How many paid for Apple Music when it was no longer free?
Apple was late to the music streaming business. By the time it arrived in July, services like Pandora (EMC) and Spotify were already offering tens of millions of listeners a choice of free music with ads or a paid subscription without.
Apple took a different approach. It offered customers a three-month free trial, at the end of which there was no free option, only a $9.99/month individual subscription or $14.99/month family plan.
The first free trials ended Oct. 1 and the data in the chart above offers a peek at what the early adopters are doing.
- More than two out of three gave Apple Music a try
- 42% had either subscribed or planned to subscribe
- 20% had tried Apple Music and dropped it
Drilling deeper into the data, Wristly co-founder Bernard Desarnauts found that women were twice as likely as men to say they had no interest in paying for streaming music (27% vs. 14%). That attitude, however, seemed to be on the way out. It was was five times more prevalent among baby boomers (28%) than 18-24 year olds (5%).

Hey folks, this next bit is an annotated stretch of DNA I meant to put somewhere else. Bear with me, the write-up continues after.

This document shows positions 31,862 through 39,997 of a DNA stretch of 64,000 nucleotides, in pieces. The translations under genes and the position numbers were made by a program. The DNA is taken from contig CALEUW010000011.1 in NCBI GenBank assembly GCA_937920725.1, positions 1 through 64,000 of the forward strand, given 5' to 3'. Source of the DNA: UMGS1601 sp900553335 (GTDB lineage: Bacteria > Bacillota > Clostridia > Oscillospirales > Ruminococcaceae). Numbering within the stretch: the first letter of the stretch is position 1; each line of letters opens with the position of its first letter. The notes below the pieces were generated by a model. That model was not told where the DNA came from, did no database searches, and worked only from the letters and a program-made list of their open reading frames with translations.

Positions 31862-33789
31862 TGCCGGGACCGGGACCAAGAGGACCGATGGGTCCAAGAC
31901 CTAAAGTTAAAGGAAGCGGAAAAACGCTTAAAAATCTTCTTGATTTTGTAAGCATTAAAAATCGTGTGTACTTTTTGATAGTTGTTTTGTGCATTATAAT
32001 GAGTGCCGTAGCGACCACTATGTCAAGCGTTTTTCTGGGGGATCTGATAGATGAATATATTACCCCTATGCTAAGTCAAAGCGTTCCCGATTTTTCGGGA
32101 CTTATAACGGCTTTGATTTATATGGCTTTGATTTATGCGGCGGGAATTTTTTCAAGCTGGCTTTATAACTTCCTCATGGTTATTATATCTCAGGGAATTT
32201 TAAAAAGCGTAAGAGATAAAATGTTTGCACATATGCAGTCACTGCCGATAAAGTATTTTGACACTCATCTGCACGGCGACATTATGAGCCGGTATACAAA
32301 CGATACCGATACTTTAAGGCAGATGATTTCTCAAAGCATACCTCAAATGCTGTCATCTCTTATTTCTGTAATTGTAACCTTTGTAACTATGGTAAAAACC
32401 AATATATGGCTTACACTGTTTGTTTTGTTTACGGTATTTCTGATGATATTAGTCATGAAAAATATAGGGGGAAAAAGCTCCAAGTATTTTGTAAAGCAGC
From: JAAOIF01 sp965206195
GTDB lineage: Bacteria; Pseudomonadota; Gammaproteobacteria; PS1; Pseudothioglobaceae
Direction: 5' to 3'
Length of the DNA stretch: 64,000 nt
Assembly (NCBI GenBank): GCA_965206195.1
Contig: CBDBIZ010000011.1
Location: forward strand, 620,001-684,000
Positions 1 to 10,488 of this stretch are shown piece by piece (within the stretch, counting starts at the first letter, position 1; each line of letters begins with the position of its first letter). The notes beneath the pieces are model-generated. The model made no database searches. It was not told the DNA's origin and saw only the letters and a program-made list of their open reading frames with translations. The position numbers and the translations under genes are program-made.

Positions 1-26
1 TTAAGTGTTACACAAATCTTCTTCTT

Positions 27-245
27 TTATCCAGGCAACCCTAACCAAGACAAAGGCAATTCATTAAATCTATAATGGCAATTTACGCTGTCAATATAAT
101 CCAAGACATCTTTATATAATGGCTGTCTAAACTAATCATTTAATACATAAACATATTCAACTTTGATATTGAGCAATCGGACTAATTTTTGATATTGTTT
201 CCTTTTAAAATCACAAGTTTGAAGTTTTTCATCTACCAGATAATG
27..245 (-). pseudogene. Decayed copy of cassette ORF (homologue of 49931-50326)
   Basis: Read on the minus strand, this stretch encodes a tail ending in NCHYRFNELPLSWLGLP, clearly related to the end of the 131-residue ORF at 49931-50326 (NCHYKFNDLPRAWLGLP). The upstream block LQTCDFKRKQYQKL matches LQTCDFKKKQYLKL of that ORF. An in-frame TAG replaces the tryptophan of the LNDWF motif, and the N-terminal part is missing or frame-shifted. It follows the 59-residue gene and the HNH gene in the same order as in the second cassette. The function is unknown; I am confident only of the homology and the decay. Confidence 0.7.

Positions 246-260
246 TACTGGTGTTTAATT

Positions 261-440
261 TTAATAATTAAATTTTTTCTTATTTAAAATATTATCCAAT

Jan Dawson of Jackdaw Research is conducting his own Apple Music survey and is finding similar conversion rates. The chart below, which he posted in August, shows paid subscription numbers for Spotify (27%) and Pandora (5%) that are considerably lower than the 42% conversion numbers among Apple Watch owners.
“No pun intended, but you’re comparing apples and oranges there,” says Dawson. With Spotify and Pandora (P) there’s a free option that works in perpetuity. When the 3-month trial is over at Apple Music, you’re either in for the money or out altogether, with only Beats 1 radio and your old iTunes music library.